There is already evidence that a new credit-scoring approach by Fair Isaac Corp. will provide a pathway to decent FICO scores for some consumers who currently don’t have traditional scores.
Fair Isaac, also known as FICO for its trademark credit scores, is expected to announce a new approach as soon as this week that uses alternative data, including payment history with cable bills, cellphone bills, utility payments and other factors.
Of the 53 million Americans who don’t have traditional FICO scores, 15 million already can be scored with the new approach, which isn’t yet named, FICO says. And some one-third of those individuals have a score under the new system that is above 620, the company says.
The new FICO score, like the traditional ones, ranges from 300 to 850. Lenders, including credit-card issuers, car-loan lenders and a growing number of mortgage lenders, often approve applicants with traditional FICO scores above 620. That suggests that the new score could help identify people who can handle debt responsibly but have previously been shut out of getting financing.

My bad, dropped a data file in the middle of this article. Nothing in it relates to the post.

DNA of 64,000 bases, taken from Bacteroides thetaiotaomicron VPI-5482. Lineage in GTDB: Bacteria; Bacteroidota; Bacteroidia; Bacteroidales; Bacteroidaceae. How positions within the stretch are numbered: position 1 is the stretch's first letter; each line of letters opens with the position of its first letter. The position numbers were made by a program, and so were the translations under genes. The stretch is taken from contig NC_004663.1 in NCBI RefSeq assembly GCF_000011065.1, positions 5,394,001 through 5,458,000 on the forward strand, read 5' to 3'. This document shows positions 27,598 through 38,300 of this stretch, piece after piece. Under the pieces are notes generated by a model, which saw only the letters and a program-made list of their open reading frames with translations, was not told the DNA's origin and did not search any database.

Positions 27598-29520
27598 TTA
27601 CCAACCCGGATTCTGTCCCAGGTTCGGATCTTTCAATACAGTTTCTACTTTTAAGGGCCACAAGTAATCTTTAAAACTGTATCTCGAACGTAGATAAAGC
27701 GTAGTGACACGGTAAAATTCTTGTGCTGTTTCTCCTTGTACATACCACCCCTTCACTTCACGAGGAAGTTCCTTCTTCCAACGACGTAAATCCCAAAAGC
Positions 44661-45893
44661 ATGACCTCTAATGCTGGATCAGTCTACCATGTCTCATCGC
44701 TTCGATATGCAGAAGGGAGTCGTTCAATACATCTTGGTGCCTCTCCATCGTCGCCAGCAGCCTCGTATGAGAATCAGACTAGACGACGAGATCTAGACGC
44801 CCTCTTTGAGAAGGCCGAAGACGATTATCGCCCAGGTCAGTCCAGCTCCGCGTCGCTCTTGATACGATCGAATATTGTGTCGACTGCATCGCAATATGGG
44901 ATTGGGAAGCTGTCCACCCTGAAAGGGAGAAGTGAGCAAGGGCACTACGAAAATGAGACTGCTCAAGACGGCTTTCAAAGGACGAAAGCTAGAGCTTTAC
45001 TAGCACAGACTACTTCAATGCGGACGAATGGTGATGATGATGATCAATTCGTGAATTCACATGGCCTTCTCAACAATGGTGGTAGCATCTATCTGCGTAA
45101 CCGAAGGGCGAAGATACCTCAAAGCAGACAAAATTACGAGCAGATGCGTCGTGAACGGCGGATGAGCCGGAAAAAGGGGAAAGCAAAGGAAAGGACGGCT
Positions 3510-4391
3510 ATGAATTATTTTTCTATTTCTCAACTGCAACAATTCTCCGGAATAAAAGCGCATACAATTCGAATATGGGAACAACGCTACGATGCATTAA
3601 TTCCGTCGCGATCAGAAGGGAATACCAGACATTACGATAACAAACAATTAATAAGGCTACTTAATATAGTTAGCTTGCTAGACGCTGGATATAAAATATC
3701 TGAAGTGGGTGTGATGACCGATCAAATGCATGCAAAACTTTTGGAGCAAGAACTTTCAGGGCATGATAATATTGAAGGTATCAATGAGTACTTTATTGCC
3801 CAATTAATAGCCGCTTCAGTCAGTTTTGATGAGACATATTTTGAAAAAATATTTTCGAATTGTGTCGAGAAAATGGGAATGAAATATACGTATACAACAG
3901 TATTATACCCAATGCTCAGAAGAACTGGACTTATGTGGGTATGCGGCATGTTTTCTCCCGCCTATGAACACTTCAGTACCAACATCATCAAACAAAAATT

The percentage of individuals getting scores above 620 on the new gauge “is a good indication that this is a process to onboard more consumers and allow them to maintain more creditworthiness,” says Jim Wehmann, executive vice president of scores at FICO.
Among the potential new crop of borrowers created by the new credit score, those who successfully apply for a credit card and handle their payments well—avoiding falling behind on payments and maintaining low balances—for at least six months will then receive regular FICO scores, the company says. That will make it easier for them to get approved by other lenders, including car-loan and mortgage lenders.
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